For the Townsman
I first met Dave Ekskog when I was 13 years old. The pipe band had played at the Blossom Festival Parade in Creston and were playing afterwards in a park. So, I walked up to the tallest guy in the band and asked him if he would play a Highland Fling so I could dance. He agreed and the rest, as they say, is history!
Dave has been the Pipe Major of the Kimberley Pipe Band for 37 years. Under his leadership, our band has represented Kimberley at hundreds of parades for civic celebrations, cenotaph services, weddings, funerals, birthdays, highland games and numerous Tattooes.
Julyfest Parade this weekend will be Dave’s last parade. Although Dave is retiring as Pipe Major of our band, he will remain in the band as a playing member.
Since Dave made the decision to retire as Pipe Major of our band, I’ve had time to think of the contribution he has made to our band, my dancers and our community.
Believe it or not, Dave Ekskog actually started his piping career as a drummer! He was 13 years old when he started lessons. His original drum teacher was Eric Bisgrove, who played snare, tenor and bass drum with the KPB for 61 years.
After a few drum lessons, Eric suggested he take up piping because the band had a good size drum corps but was in short supply of pipers. So he took up the pipes instead and never looked back.
His first teacher was Gordon Stewart, followed by Bob Adams for six months, then Pipe Major Hamish Scott took over his instruction.
In the summers of 1967 and 1968, Dave attended piping school in Spokane where he formed lifelong friendships with pipers like Ian MacCrimmon, David Hogg, Maureen Soichuk, Scot Koretgaard and Dan Deisner.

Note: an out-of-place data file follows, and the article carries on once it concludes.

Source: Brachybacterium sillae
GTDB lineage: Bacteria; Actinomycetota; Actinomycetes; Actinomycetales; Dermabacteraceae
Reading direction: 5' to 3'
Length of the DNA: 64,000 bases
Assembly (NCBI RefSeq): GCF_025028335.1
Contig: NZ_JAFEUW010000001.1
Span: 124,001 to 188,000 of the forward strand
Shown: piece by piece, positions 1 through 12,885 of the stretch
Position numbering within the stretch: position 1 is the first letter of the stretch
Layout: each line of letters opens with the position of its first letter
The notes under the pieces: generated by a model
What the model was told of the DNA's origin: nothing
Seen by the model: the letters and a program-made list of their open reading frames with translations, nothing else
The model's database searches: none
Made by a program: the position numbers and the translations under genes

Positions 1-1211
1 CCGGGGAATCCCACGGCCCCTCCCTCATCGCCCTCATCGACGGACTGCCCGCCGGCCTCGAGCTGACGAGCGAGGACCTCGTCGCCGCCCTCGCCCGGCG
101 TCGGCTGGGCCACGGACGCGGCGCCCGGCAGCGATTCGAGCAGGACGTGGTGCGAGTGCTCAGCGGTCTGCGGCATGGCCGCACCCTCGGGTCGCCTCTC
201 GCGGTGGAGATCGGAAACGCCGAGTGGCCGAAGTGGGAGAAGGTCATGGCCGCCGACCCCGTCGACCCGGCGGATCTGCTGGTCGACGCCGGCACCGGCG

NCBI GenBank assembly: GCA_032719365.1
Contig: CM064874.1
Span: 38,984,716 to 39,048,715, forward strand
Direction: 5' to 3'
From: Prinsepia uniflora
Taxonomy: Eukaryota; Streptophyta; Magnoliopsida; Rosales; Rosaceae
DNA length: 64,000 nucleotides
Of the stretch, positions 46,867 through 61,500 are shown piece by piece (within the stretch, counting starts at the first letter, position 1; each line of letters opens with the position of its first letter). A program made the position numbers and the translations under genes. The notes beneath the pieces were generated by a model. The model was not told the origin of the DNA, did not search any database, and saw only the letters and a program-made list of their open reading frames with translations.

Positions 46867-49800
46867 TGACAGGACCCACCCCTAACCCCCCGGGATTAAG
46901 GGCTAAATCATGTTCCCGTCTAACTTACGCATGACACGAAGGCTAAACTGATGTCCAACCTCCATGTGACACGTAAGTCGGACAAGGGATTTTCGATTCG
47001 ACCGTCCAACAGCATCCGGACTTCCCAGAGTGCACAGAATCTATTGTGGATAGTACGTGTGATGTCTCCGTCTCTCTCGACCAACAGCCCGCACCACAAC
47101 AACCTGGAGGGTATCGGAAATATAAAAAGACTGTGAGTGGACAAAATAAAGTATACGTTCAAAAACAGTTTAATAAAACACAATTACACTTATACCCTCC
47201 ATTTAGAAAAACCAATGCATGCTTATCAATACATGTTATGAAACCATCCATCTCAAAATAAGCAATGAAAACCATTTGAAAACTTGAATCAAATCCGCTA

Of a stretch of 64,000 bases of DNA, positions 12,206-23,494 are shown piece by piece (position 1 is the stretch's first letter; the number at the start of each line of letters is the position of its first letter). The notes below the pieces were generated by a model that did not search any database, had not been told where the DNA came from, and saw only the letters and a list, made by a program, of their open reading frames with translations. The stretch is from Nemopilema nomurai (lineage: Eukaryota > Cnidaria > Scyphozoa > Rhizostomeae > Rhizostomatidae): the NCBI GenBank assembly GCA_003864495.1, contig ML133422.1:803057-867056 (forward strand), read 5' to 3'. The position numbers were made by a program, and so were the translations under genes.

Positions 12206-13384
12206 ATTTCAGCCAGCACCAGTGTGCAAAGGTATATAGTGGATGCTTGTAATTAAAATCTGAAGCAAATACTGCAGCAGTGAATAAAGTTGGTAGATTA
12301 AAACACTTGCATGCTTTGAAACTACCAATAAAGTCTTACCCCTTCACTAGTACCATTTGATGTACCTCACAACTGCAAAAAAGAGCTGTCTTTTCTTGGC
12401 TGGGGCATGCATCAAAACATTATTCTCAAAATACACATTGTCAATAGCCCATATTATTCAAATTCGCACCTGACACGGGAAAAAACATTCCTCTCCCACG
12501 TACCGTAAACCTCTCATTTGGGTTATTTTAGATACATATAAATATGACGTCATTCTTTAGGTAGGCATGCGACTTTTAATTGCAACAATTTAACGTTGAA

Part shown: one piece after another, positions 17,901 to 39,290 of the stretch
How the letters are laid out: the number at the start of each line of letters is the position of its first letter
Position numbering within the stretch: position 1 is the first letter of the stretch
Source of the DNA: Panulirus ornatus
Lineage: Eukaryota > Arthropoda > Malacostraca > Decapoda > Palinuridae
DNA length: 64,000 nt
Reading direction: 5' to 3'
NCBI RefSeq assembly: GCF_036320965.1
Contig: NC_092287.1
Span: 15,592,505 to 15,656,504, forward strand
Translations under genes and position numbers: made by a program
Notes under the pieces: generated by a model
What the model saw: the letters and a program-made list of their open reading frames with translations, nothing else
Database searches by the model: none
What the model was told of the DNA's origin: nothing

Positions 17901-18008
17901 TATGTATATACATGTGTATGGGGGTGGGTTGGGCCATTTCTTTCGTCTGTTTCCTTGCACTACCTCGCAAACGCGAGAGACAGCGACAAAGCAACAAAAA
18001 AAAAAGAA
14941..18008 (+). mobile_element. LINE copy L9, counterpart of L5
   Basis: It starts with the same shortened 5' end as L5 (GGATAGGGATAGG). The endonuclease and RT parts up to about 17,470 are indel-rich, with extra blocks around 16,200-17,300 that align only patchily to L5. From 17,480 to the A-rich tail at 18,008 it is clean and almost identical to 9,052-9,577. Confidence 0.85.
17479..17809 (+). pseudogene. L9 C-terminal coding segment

He also attended piping school in Nelson in 1971.
When Dave started to play with the band in 1965, Hamish Scott was the Pipe Major and Eric Bisgrove was Drum Sergeant.
Dave graduated from Selkirk School in 1969 and began working for BC Hydro. He then got an apprenticeship from Cominco and went away to Nanaimo to trade school.
While visiting his mom in Vancouver, he met his wife, Sharon. They were married in 1972 and the pipe band was present at their wedding. They made their first home in Castlegar. In 1973 they moved to Elkford where Dave continued to work as a mechanic for Cominco. While in Trail, he played one year with the Trail Pipe Band.
In 1976, Dave, Sharon and their children Patrick and Stacy moved to Kimberley, where all but Patrick live today. Dave took over as Pipe Major from Jim Warriner in the fall of 1978.
In 1977, the band celebrated its 50th anniversary and Dave played with the band at the Tattoo held in the summer of that year.
During Dave’s tenure as Pipe Major, the band celebrated three more milestones: 60th, 70th and an 80th, all of which came and went with hard work, huge fundraising and great fanfare!
The band also recorded a CD – “Stuck on Track – filled with our most popular tunes.
Dave has always believed that new pipers were the future of the band and has taught chanter and pipes to both children and adult learners.